allegory about time, a clockmaker and the Devil. Both stories demonstrate
from how early a date JV developed his characteristic technique of
inserting quasiscientific explanations into a simply told adventure imbued
with the romance of geography. This story-telling method proved from the
first to be a singularly appropriate tool, legitimizing the love of
adventure (or more specifically of travel, in this first age of the
tourist) by infusing it with the sense that scientific progress (and hence
national virtue) was being encouraged along with the thrill of
voyaging.But, despite these early hints of the course he was to follow, JV
felt himself only marginally successful as a writer and bon vivant, and
with his father's help he soon turned to stockbroking, an occupation he
maintained until 1862, when his singularly important association with
Jules Hetzel (1814-1886), a successful publisher and writer for children,
began. JV had come to him with a narrative about travelling in BALLOONS
(it was apparently couched in semi-documentary form); when Hetzel
suggested that he properly novelize his story, JV did so eagerly and
swiftly, and the renovated tale, published as Cinq semaines en ballon
(1863; trans "William Lackland" as Five Weeks in a Balloon, or Journeys
and Discoveries in Africa, by Three Englishmen 1869 US), began the long
series of Voyages extraordinaires ["Extraordinary Journeys"] which the
firm of Hetzel published under that rubric from then until the end of JV's
career. In this first tale, which was still comparatively primitive, 3
colleagues decide to try to cross Africa in a balloon, have numerous
adventures as they go, and learn a great deal about Africa. But Five Weeks
in a Balloon lacks the hectic, romantic intensity of JV's best work, those
stories whose displacement from normal realities allowed him to transcend
the element of illustrated travelogue which occasionally domesticated-in a
negative sense - his fiction.His next novel, Paris au XXe Siecle ["Paris
in the 20th Century"] (written 1863; 1994), caused a considerable stir on
its eventual discovery in manuscript form and subsequent publication. Set
in 1960, and depicting a dystopian corporate dictatorship in unrelievedly
grim terms, the tale is remarkable on several counts. It contradicts any
sense that JV's cultural pessimism came from the disappointments of old
age, or that it was the whole-cloth creation of his son, Michel Verne
(1861-1925), who was indeed wholly or partially responsible for stories
like"In the Year 2889" (1889 The Forum), originally published in English
and variously modified, as described by Arthur B. Evans in"The 'New' Jules
Verne" (1995 Science-Fiction Studies). The novel was also noteworthy for
the wide range and accuracy of its predictions - 1960 Paris boasts
automobiles, pneumatic tube-trains, computers and faxes - all the more
surprising, given the wide assumption that JV's almost total refusal to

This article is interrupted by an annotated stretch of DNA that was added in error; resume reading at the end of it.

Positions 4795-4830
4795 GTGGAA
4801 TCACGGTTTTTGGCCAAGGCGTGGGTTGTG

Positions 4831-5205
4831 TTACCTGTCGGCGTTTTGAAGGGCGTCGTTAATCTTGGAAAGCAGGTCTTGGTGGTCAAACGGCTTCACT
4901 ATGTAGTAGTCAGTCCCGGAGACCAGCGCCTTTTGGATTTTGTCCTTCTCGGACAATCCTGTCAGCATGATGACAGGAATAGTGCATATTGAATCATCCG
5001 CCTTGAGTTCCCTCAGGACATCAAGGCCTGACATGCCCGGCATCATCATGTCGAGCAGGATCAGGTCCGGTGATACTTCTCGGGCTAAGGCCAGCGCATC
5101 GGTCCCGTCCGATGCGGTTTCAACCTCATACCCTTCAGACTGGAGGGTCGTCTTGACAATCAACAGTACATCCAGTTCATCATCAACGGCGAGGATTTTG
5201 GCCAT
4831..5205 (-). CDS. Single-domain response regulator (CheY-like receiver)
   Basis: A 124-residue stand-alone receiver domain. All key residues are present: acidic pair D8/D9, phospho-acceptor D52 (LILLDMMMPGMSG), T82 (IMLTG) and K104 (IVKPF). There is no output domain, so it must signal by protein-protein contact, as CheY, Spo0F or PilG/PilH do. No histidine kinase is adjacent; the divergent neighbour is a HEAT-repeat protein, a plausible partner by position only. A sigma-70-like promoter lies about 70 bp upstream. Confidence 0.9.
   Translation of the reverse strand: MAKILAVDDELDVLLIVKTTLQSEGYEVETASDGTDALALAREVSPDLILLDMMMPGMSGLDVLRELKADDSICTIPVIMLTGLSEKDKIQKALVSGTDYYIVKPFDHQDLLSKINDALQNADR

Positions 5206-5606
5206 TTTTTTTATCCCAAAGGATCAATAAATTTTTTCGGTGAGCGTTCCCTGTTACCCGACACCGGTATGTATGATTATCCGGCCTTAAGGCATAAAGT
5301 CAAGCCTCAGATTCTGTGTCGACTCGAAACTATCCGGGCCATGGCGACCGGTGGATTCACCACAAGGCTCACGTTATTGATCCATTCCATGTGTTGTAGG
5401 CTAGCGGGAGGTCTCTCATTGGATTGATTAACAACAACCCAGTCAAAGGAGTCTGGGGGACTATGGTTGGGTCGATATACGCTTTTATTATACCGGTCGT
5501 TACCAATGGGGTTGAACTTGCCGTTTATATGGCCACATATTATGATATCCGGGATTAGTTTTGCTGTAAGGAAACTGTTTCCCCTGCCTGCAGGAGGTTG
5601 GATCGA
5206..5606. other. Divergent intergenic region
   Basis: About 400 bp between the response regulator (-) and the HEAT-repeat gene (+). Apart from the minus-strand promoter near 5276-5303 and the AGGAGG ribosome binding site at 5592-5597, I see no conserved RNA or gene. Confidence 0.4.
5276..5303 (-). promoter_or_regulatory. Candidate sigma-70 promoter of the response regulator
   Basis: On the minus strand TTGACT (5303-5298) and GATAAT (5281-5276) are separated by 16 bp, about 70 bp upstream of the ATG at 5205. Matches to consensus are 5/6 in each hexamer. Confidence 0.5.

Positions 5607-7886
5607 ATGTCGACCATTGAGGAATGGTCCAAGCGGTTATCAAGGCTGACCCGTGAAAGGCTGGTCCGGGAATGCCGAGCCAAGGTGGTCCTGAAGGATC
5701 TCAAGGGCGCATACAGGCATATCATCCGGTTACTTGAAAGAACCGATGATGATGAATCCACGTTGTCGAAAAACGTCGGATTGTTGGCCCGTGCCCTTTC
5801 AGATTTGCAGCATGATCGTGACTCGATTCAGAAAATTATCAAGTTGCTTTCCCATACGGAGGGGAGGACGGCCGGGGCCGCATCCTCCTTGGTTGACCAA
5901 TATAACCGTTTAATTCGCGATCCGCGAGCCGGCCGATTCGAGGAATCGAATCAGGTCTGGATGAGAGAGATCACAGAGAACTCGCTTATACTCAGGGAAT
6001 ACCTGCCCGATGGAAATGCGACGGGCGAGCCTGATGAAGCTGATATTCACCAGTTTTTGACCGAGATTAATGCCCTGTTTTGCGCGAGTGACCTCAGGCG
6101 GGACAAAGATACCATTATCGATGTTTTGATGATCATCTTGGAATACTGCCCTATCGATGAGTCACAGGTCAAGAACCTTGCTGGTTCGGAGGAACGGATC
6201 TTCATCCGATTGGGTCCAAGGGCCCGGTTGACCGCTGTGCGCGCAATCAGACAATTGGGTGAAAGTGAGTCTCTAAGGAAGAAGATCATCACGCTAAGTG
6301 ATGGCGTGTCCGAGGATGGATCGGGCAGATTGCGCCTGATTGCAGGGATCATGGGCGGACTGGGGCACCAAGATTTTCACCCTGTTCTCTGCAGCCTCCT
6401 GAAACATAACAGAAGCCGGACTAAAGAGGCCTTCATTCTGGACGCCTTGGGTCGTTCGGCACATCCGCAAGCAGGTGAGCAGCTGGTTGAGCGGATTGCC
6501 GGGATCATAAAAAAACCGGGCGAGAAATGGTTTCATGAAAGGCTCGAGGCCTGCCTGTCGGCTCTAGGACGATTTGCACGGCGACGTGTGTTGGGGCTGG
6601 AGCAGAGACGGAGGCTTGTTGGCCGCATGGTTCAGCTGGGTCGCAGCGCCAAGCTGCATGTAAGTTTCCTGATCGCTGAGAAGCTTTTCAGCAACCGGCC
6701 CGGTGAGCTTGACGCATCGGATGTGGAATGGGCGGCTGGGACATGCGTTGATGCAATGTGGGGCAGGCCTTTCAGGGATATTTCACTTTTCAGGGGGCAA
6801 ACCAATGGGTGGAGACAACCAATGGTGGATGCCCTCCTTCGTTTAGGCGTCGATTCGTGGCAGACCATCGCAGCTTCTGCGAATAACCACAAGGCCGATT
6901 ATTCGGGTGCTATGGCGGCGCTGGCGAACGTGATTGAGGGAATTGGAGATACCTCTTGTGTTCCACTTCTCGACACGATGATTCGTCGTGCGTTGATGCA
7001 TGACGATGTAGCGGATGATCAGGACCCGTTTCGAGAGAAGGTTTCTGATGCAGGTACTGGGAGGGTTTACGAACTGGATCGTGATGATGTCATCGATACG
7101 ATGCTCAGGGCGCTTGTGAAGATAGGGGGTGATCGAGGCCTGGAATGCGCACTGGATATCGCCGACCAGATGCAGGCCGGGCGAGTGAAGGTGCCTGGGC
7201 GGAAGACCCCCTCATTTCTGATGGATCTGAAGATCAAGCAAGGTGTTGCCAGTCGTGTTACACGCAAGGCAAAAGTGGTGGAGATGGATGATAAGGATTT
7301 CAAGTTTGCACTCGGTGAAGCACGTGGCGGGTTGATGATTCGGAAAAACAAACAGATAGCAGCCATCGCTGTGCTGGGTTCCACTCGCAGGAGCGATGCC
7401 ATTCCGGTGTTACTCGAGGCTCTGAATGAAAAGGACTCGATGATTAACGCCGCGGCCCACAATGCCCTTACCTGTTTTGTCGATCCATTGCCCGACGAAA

set his stories in the future demonstrated his inability to make proper sf
extrapolations. Its 1994 publication also roused some suspicions about the
date and actual authorship of the text; these suspicions are acutely
analyzed by Evans, who treats them as natural but, in this case,
unfounded. JV's next published novel, Voyage au centre de la terre (1863;
exp 1867; trans anon as Journey to the Centre of the Earth 1872 UK), not
only abandons futurity, but is the first to convey what became the
trademark Vernean thrill - a congenial admixture of 19th-century moral
clarity, the safety of numbers (multiple protagonists were usual), and a
sense of coming very close to but never toppling over the edge of the
known; in this novel 3 protagonists take part variously in an expedition
into the core of a dormant volcano which leads them eventually into the
dark hollow heart of the Earth itself. JV's highly visible wonderment at
the world's marvels in tales of this sort goes far to explain the success
he was beginning to achieve by this time; the Vernean thrill was conveyed
with a childlike exuberance and clarity that give traditional
PROTO-SCIENCE-FICTION devices, like the HOLLOW EARTH of this tale, an
intensely memorable shape; and his tripartite division of protagonists
(one a SCIENTIST, one an intensely active, athletic type, the third a more
or less ordinary man representative of the reader's point of view) sorted
out didactic duties and narrative pleasures remarkably well.In the
meantime, Hetzel was planning a children's magazine and JV seemed an ideal
collaborator. There has been some misunderstanding about the contracts
under which JV supplied material for Le Magasin d'Education et de
Recreation, which Hetzel founded in 1864, and to which JV began
contributing with Les adventures du Capitaine Hatteras (in 2 vols as Les
anglais au pole nord [1864; trans anon as The English at the North Pole
1874 UK] and Le desert de glace [1866; trans anon as The Desert of Ice
1874 US; vt The Field of Ice 1875 UK]). He was required by Hetzel to
provide a certain number of vols a year - initially 3, eventually 2 - but
a single volume did not necessarily make a novel, some taking 2 or even 3
to run their course. JV's production, therefore, while large, was not
phenomenal; he tended to publish about 1 novel a year, writing 64 in all,
many of them not sf.JV's techniques for merging wonderment and didacticism